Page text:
Man, I cannot wait for the Putin biopic.

  • ||

    Wait, is Putin okay with all of this?

    You tea party thug!!

    You should really be asking if Kerry and Obama are okay with this.

  • Pro Libertate||

    I'm not sure I've ever read a more irrelevant statement.

    The only thing saving the U.S. in the foreign policy arena is the knowledge that (1) the U.S. remains insanely ahead of the rest of the planet militarily, (2) the U.S. is still an economic juggernaut, and (3) Obama and his team are out in a couple of years.

  • Ted S.||

    It read to me as though Corning was being sarcastic.

  • Pro Libertate||

    Of course he was. As was I. My point is to insult Obama and Kerry, not Joshua.

  • JeremyR||

    I don't think we are a military juggernaut anymore.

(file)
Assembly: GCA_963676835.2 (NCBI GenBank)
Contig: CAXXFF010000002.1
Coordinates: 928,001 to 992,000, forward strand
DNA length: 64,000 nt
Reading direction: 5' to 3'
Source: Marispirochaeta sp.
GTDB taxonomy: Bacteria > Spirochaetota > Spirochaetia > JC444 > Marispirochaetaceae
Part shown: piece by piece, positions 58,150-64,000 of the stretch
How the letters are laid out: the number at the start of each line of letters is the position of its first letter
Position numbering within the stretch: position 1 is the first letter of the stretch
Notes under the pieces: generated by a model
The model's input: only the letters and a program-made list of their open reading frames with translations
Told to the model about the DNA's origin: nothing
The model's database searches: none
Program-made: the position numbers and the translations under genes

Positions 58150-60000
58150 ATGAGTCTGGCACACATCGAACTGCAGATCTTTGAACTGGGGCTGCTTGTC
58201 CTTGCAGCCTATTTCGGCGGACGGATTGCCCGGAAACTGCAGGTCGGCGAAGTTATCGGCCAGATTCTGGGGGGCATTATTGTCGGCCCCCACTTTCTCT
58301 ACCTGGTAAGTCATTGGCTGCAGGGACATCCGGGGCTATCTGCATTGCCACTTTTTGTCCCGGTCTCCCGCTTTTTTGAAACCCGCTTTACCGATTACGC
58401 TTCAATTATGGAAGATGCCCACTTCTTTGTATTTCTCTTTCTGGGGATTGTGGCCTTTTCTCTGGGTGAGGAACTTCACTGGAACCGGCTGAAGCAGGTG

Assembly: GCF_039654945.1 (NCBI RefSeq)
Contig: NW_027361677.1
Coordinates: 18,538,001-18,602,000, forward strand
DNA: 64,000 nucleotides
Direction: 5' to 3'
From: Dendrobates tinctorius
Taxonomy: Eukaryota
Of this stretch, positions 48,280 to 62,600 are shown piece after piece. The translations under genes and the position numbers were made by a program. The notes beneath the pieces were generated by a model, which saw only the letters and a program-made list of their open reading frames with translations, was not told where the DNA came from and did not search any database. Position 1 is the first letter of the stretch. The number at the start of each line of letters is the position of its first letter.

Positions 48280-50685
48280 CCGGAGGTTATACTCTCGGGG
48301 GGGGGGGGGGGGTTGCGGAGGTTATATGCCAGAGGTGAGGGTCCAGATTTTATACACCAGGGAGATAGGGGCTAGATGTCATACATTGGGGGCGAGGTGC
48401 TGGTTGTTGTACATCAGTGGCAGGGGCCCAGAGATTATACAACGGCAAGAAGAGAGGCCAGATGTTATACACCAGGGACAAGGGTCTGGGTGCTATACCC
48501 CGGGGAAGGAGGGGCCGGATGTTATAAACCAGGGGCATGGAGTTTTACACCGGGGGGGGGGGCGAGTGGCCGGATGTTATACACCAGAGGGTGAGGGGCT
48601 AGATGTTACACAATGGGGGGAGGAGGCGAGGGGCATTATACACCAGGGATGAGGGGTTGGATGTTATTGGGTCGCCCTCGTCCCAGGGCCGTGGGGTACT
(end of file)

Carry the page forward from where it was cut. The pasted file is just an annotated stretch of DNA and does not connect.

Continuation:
Oh sure, our Navy is pretty big, but the numbers and quality of our planes is decreasing.

    And the number of troops is decreasing (not to mention,t hey aren't in shape to actually be used anywhere)

  • The Last American Hero||

    Nonsense. We'd roll anybody in a conventional war.

    Rebuilding countries into viable democratic nations is a different matter and has nothing to do with being a juggernaut.

  • bassjoe||

    Even with the caveat, this was a very surprising turnaround from just 24 hours ago. Ukraine does not have a solid history of democracy; the fact that the President decided to not go completely authoritarian by ignoring the Parliament completely was shocking.

    You would not have been criticized if you were predicting Ukraine turning into another Syria just yesterday.

  • Pro Libertate||

    It is refreshing to see a legislature with some cojones, isn't it?

  • bassjoe||

    The more I think about it... I don't think it had anything to do with the Legislature's actions, to be honest.

    The Prez probably talked to his generals and his generals told him that bringing the military into the streets was a very bad idea.

  • Pro Libertate||